SMART has received bids from DMU vendors. And as predicted, those bids are way above the market price for DMUs.
So how has SMART staff reported this news to the Board?
The price proposal from SCOA is very favorable to SMART, so much so that it became clear in the evaluation process that its acceptance without further change was in the best interest of SMART…SMART’s estimate for this base order prior to opening of the price proposals was approximately $80 million. The recommended award is for a contract that is about $23 million below the engineer’s estimate.
The lowest bid (Sumitomo Corporation of America) was $56 million for 9 DMU trainsets; i.e. $6 million per trainset. Similar projects in Europe are considerably less expensive, around $3-4 million per trainset. For example, Alstom’s sale of 23 DMU trainsets for $90 million to Hessische Landesbahn GmbH (transit operator in Hesse, Germany). Or this Deutsche-Bahn order of 30 DMUs for $96 million.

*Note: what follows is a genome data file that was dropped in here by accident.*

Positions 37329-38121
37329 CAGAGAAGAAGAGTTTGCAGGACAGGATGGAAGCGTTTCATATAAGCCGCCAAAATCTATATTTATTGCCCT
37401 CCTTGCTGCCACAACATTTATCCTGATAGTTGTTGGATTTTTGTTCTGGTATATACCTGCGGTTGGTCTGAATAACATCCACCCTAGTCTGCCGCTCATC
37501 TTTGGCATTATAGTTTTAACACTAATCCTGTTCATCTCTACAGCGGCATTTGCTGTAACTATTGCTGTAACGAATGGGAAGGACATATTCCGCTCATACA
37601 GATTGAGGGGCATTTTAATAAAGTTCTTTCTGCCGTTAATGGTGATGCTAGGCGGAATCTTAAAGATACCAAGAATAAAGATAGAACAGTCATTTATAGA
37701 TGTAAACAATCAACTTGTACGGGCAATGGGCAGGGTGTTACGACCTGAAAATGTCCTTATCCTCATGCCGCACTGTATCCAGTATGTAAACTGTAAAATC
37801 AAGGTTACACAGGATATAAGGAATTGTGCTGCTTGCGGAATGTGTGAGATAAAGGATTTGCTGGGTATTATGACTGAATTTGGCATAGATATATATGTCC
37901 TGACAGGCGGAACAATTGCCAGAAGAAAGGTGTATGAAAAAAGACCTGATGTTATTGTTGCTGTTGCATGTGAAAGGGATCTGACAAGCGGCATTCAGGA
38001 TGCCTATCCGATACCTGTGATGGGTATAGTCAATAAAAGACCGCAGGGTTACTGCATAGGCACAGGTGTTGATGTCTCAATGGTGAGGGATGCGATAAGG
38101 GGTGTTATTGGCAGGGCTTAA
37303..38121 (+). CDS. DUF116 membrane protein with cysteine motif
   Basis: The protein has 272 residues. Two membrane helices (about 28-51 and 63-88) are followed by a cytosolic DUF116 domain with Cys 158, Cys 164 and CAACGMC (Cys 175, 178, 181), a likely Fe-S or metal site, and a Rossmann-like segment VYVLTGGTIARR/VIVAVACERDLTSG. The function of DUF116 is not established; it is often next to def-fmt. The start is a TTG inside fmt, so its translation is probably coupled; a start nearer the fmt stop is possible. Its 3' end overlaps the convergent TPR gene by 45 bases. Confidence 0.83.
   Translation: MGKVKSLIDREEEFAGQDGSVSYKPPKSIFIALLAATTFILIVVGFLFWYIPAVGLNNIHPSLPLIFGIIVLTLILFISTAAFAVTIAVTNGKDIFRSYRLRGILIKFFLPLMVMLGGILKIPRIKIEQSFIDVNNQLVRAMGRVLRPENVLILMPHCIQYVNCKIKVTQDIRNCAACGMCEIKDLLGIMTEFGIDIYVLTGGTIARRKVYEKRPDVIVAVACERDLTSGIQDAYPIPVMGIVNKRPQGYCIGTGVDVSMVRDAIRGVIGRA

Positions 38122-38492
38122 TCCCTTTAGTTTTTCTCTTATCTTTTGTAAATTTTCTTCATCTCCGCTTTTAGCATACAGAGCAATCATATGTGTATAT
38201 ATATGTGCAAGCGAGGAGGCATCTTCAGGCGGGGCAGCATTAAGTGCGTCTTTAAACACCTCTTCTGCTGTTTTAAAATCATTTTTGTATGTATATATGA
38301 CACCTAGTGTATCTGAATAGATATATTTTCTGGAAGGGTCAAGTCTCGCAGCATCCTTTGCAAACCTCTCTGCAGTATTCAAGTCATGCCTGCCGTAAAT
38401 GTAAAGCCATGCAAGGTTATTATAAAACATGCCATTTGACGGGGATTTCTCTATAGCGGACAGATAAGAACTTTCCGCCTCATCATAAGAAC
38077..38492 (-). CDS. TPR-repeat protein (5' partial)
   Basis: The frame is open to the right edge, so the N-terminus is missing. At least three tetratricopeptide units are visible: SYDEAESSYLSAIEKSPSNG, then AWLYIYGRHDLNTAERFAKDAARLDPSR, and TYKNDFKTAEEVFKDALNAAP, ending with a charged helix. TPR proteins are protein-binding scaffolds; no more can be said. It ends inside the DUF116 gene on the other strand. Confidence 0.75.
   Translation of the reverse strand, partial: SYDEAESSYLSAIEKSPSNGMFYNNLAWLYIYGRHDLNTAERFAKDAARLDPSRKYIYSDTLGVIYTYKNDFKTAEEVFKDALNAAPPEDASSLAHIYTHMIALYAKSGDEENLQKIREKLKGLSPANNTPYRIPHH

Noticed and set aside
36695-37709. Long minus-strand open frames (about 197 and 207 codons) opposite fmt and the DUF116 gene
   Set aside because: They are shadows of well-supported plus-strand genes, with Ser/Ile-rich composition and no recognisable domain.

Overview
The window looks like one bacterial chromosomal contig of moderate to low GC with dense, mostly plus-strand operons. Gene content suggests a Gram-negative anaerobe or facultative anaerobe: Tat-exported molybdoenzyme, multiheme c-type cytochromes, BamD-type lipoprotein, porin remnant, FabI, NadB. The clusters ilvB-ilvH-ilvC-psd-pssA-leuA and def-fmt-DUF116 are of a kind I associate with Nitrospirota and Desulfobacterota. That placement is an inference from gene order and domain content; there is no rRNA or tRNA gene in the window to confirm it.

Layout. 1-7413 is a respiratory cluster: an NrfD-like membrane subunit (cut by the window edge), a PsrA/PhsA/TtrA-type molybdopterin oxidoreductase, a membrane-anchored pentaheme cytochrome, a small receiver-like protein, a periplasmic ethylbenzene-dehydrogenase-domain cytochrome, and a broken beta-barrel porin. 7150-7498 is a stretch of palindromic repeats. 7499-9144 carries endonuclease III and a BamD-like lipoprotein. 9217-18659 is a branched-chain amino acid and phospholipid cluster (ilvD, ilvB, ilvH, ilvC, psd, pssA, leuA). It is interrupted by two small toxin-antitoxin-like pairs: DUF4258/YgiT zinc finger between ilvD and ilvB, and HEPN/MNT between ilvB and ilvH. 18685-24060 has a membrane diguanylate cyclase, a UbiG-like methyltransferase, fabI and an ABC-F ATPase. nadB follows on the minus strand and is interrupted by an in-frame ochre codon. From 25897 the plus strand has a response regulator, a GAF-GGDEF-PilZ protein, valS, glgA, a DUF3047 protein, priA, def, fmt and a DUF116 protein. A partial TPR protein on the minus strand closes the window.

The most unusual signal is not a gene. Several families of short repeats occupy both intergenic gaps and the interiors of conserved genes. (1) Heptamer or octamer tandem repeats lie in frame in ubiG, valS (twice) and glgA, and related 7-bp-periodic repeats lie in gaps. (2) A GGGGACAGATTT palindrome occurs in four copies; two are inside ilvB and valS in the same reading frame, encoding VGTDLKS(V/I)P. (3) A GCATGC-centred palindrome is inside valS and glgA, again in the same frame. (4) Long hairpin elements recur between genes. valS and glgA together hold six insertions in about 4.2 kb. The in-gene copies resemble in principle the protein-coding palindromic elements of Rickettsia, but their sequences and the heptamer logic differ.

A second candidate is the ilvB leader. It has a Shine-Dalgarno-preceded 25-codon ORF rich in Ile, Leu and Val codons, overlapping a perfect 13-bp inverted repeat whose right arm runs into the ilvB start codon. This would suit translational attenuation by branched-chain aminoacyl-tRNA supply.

Even worse, the Sumitomo bid isn’t for a real train. It exists only on the drawing board. The SMART riders will be the ones to test and debug it.
So how did they get to this point? Answer: the usual reasons…staff specifying custom-designed rolling stock, and refusal to pursue FRA-waiver. The regulatory flaming-hoops-of-fire (FTA Buy-America rules, and FRA/PUC screwiness). Just another example of how American transit riders pay more, and get less.